Michigan F Moritz Wagner will find his rhythm in Sweet 16
During the week, Land of 10 reporters following the Wolverines answer questions on the minds of Michigan fans. Submit a question or suggest a topic by sending a tweet here to Rachel Lenzi or here to Kevin Goheen. Check back Monday through Friday as we answer the Michigan Question of the Day. Go here to see our previous answers.
When is Mo Wagner going to be Mo Wagner again? Also, when will his mother attend another game – she’s good luck! 😀 #Michigan
— Just Dave 🇺🇸 (@CountDownDave) March 19, 2018
Moritz Wagner is having a less-than stellar start to the NCAA Tournament, and he’ll come around. He has a prime opportunity to rediscover his groove Thursday when the Wolverines face Texas A&M in a Sweet 16 game in Los Angeles.
As the Wolverines continue to win, there’s one thing that people can’t lose sight of. Wagner is the focal point of the Michigan men’s basketball team, but the Wolverines aren’t solely about Wagner.
Wagner has averaged 8.5 points in his first two NCAA Tournament games, but scored only 5 in Michigan’s opening game.
Still, here’s what’s impressive about the Wolverines’ first two tournament games: Michigan’s supporting cast has elevated itself, even with Wagner in a bit of a slump.
It pulled itself out of a rut against Montana. Charles Matthews scored 20 points to help the Wolverines earn a 61-47 win Thursday against Montana.
The Wolverines broke away in the final seconds of the 64-63 win Saturday against Houston, courtesy of Jordan Poole’s 3-pointer that is bound to be on this year’s edition of CBS’ “One Shining Moment.” Wagner scored only 2 points in the first half but finished with 12 points against the Cougars. He was one of four players to score in double figures for Michigan, along with Muhammad-Ali Abdur Rahkman (12 points), Matthews (11 points) and Duncan Robinson (11 points).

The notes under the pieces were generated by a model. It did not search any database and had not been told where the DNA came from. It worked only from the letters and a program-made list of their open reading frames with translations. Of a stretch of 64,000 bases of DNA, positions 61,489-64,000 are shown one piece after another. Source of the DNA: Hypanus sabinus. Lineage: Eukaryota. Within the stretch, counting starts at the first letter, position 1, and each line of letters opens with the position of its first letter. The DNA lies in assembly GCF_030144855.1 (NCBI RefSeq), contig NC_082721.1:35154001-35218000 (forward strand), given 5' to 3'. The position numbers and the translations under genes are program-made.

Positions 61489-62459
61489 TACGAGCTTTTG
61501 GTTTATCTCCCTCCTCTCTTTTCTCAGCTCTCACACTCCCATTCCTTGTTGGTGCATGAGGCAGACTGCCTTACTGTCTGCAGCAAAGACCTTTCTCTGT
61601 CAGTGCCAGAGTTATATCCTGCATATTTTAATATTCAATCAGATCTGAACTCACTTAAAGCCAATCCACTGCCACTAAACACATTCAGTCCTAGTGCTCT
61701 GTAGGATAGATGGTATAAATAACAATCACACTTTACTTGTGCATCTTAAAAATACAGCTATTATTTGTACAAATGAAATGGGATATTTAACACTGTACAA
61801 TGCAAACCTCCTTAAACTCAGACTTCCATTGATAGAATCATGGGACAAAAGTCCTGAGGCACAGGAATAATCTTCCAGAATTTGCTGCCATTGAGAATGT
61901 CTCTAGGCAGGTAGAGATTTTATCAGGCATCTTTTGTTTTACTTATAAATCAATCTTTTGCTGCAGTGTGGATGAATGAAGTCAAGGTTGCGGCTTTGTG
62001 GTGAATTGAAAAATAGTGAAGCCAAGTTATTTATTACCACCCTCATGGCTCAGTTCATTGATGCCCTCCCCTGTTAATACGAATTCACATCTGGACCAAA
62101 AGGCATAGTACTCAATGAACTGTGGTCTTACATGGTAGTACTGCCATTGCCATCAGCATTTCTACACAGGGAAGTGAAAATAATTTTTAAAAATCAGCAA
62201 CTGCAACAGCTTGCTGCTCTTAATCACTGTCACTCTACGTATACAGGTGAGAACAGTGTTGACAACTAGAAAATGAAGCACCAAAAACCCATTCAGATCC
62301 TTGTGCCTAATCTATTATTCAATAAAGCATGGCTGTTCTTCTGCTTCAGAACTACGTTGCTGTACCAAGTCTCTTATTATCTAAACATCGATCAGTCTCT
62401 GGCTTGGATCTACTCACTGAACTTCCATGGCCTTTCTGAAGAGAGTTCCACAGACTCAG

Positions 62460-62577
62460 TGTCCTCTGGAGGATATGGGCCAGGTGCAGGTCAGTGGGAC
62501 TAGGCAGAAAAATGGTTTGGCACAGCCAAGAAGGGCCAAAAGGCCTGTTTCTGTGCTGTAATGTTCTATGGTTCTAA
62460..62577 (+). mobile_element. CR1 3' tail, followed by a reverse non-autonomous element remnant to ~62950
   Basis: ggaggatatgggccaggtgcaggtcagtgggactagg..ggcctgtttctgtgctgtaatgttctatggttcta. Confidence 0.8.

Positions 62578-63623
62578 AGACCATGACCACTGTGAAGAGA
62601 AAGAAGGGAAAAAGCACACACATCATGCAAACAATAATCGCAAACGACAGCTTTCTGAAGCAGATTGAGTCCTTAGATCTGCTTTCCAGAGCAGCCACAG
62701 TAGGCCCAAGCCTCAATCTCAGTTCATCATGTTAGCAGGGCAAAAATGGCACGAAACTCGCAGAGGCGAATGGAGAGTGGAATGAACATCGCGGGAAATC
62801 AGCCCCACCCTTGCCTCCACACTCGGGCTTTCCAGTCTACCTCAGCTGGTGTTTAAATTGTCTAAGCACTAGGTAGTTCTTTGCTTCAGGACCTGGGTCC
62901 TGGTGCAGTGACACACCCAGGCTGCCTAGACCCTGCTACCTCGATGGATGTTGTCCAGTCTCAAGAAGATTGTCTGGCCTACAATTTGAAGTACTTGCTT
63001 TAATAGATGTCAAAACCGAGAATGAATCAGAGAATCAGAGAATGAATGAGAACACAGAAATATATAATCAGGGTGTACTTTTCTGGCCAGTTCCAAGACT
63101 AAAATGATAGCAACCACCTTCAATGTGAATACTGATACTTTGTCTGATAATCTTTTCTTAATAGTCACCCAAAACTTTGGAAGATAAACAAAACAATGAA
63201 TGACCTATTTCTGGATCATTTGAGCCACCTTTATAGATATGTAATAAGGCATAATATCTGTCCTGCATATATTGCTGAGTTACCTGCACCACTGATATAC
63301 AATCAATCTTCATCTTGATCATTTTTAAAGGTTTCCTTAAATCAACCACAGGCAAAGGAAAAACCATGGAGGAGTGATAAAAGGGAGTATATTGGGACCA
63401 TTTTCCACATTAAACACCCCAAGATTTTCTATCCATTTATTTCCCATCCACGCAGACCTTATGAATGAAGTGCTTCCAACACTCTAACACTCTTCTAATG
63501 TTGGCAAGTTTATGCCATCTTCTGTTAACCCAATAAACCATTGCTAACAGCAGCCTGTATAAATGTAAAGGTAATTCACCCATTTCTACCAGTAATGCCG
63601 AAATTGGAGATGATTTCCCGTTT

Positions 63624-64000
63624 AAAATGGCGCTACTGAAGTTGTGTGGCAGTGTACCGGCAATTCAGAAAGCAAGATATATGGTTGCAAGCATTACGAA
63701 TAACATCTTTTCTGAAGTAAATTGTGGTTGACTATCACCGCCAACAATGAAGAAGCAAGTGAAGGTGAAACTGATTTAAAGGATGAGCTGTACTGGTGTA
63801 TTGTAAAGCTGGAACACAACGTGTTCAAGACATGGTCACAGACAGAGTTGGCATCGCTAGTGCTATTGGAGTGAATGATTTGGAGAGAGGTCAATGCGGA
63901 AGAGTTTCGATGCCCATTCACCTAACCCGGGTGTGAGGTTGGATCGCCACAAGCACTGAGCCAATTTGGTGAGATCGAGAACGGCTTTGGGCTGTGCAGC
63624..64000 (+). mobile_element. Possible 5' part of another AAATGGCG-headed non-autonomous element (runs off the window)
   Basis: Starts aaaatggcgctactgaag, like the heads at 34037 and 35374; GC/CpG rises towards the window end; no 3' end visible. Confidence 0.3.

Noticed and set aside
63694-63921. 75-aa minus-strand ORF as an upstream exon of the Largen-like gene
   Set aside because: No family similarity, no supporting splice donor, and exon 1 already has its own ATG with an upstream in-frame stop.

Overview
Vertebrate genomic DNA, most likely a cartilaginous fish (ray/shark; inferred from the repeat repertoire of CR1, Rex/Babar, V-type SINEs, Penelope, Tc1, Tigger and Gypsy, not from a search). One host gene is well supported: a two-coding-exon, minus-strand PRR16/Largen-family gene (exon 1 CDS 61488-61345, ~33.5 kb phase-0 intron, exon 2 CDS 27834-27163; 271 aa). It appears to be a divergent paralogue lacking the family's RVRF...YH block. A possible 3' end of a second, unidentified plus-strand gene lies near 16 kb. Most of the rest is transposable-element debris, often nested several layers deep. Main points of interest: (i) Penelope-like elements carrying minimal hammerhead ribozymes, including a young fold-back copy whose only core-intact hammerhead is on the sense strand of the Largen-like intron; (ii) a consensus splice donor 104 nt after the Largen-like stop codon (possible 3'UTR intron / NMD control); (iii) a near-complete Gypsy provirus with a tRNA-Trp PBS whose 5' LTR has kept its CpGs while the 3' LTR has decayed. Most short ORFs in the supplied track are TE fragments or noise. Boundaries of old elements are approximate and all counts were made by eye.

That’s the definition of a team: When one player falters, either someone else or a few others rally to compensate.
That’s what has taken Michigan to the Sweet 16. That collective effort will be what carries them through the NCAA Tournament, however far they go.
To answer the second question: No word yet on when Wagner’s mother will return stateside to see her son play for Michigan. She took in the Wolverines’ Big Ten Tournament run in early March in New York City, and was at the Big Ten Tournament in 2017 in Washington, D.C.
Read more answers to questions about the Michigan Wolverines here.